Wednesday, July 11, 2007

Tool Review: That Silver Thingey Over There...

Okay..who wouldn't accumulate tons of the "latest and greatest" tools if presented with unlimited funds. Right...exactly...the key term here is unlimited funds. Even with my "Limited Funds" I have to watch what I spend, so I kept that in mind as I headed off to the Marley Flea Market last month.
My intention was to be open-minded and focus on finding something that would work as a wonderful tool for my claying. I knew ahead of time that there would be those "Guy" booths selling, so I marched right over to them. You know the kind, they sell all sorts of items...files, electrical plugs, wire twisters, plastic levels, cheap paint brushes and rejected dental tools.
Yup, you read tools. I don't know how, I don't know where they get them, but they do. They had a few different styles not limited to the normal jab your gums kinds of picks and mirrors. But they had some that resembled small spackling knives and others I can't even describe properly. However, I did find one that seemed like it would work well.
As I examined this tool I noticed it had a good balance in my hand and a comfortable grip. On the one end it had a sort of spear type shape where the edges were softly rounded to an edge. On the opposite end it had an angled shape with a rounded end. One side was completely flat the other was domed and curved softly to the edges. I also noticed that the symmetry wasn't completely perfect on both ends, but it wasn't anything drastic. Perhaps the best feature, I noticed, was the price. It was selling for a whopping 2 dollars. ("Cha-Ching...SOLD!") I thought in my head. I handed the vendor his money and tucked that baby in my purse, anxious to try it out.
When I had a chance to test drive this little gem, I noticed it would indeed work well. Both ends were perfect for blending due to their round tapering nature. One end, spear end, was perfect for detailing finger nails or for scoring lines and the other end was ideal for removing excess clay. Being that it was made of steel, it's hard surface was perfect for unforgiving, merciless pressure when needed or for gentile finesses as called for. The slight symmetry flaws that I previously noticed were easily correctable by light sanding with a foam sanding block and polishing with an emery board.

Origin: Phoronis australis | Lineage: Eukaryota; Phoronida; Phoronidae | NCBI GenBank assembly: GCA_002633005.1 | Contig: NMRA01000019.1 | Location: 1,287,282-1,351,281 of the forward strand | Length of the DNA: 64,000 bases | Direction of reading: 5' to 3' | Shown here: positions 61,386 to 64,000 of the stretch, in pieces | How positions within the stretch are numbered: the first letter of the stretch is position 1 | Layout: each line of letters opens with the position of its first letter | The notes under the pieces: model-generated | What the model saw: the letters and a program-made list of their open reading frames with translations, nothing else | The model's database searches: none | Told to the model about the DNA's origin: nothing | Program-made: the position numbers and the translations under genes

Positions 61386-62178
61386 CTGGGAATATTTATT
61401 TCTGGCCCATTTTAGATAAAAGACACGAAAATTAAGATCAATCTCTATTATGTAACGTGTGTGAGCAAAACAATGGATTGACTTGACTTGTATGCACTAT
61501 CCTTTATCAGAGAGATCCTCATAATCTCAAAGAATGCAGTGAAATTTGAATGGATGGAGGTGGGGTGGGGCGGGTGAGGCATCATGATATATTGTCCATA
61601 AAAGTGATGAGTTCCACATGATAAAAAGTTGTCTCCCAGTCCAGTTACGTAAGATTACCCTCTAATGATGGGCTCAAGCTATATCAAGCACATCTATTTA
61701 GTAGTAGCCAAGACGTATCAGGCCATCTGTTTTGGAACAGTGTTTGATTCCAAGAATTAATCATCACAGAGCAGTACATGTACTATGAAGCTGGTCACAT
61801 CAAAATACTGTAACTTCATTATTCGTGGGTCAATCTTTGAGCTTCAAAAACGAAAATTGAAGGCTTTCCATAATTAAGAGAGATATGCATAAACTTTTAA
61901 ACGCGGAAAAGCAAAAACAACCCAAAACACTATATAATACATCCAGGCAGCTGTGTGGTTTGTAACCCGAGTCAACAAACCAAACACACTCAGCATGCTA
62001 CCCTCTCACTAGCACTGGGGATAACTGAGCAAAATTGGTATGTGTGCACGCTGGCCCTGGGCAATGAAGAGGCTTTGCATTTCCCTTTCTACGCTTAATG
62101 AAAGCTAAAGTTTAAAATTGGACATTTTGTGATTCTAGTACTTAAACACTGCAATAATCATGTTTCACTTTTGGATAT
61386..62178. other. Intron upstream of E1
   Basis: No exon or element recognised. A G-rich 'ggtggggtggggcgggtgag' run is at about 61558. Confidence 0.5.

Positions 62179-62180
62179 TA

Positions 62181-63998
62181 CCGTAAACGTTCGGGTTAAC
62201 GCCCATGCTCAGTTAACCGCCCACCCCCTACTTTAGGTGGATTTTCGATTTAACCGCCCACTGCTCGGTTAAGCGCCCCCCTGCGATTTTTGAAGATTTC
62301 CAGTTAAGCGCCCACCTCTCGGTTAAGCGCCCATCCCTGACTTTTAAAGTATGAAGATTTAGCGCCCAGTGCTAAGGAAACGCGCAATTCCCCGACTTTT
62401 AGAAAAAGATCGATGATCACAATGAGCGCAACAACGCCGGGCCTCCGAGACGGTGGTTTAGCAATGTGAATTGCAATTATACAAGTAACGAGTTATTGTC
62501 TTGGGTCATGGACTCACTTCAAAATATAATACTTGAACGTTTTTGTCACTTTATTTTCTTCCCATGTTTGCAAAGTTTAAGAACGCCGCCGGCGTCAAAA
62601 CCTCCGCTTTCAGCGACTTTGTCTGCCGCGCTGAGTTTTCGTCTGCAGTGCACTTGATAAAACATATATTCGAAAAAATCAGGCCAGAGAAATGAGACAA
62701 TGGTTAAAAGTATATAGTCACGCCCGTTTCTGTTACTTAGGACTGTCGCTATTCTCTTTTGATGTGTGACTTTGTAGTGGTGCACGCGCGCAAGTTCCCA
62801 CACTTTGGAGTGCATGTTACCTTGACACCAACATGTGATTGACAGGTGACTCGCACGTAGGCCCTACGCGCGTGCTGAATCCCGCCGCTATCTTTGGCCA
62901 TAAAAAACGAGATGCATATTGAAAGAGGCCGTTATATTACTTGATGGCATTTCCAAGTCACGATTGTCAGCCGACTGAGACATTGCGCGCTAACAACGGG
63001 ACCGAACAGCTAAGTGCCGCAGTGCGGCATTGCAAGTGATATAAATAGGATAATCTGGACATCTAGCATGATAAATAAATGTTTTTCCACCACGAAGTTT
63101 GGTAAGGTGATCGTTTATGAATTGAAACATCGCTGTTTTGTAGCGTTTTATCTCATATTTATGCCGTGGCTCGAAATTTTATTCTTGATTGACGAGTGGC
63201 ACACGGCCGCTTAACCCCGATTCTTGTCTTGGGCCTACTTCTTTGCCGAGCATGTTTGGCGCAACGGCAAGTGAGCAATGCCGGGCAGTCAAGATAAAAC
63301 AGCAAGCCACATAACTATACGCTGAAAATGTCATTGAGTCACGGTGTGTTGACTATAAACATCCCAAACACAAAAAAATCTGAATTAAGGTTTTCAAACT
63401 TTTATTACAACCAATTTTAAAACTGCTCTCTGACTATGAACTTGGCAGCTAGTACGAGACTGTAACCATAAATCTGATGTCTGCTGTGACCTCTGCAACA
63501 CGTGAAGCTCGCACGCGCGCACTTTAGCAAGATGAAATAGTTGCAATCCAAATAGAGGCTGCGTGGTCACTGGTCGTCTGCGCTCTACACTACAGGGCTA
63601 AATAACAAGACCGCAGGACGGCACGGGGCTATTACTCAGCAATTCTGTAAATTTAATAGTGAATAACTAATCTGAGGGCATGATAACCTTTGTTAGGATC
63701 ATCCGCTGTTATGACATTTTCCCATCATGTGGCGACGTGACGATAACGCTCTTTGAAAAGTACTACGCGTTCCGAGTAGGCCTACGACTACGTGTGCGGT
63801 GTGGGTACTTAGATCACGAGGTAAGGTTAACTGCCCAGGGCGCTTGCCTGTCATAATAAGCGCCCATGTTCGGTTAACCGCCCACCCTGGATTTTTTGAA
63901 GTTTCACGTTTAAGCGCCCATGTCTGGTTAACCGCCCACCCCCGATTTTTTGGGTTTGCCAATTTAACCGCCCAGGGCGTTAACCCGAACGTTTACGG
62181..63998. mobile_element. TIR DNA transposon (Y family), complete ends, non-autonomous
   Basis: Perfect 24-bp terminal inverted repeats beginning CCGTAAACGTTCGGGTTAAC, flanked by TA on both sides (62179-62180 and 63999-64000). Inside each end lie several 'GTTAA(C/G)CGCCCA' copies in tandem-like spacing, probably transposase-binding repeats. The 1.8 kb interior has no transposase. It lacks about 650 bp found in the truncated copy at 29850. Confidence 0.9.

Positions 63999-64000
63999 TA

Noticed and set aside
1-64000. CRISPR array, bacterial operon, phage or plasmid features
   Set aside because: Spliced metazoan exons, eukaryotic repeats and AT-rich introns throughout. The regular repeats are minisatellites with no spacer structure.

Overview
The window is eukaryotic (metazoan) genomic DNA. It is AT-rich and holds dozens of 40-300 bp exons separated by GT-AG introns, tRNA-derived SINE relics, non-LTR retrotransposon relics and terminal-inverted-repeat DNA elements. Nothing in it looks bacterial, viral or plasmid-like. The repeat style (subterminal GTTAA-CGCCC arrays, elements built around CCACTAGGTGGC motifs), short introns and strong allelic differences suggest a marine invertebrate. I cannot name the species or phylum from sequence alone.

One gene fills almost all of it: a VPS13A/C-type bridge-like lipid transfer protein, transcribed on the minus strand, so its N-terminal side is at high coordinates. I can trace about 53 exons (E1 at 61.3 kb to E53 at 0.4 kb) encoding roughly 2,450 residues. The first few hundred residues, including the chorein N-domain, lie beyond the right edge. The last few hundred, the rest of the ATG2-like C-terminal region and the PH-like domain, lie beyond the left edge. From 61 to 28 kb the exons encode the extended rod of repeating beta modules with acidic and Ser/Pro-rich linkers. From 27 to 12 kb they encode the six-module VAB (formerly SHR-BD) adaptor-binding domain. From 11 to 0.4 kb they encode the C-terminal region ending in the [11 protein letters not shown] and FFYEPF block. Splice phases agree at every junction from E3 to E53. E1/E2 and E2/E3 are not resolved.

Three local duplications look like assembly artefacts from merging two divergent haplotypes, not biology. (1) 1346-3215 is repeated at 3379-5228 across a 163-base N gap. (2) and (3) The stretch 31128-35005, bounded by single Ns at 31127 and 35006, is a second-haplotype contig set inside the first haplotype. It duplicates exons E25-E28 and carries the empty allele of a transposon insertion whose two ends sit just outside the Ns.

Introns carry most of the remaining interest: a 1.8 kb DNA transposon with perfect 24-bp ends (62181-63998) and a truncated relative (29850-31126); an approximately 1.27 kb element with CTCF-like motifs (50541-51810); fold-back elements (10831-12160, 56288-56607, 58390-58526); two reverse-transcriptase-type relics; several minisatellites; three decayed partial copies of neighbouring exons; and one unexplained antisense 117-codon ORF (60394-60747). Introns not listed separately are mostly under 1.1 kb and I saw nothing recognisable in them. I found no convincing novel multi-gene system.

This dental tool is fitting in well with the rest of my collection of tools and is used pretty much every time I clay. It fit well within my budget, worked precisely and was a good "multi-tasker".
If you are on a budget, I highley recommend you keep your eyes peeled in unusual places. Don't think of looking for traditional mass produced claying tools, think of what function you want to accomplish, what is your goal? With an open mind,a function as a goal, and limited funds, you can pretty much find a claying tool anywhere you look.


Ben Can Dance said...

Really great article. I never would have thought of 'dental tools'. Nice blog!

CLBcreations said...

Hiya Ben! Thanks so much... Flea Markets remind me of an Easter Egg never know what you'll find.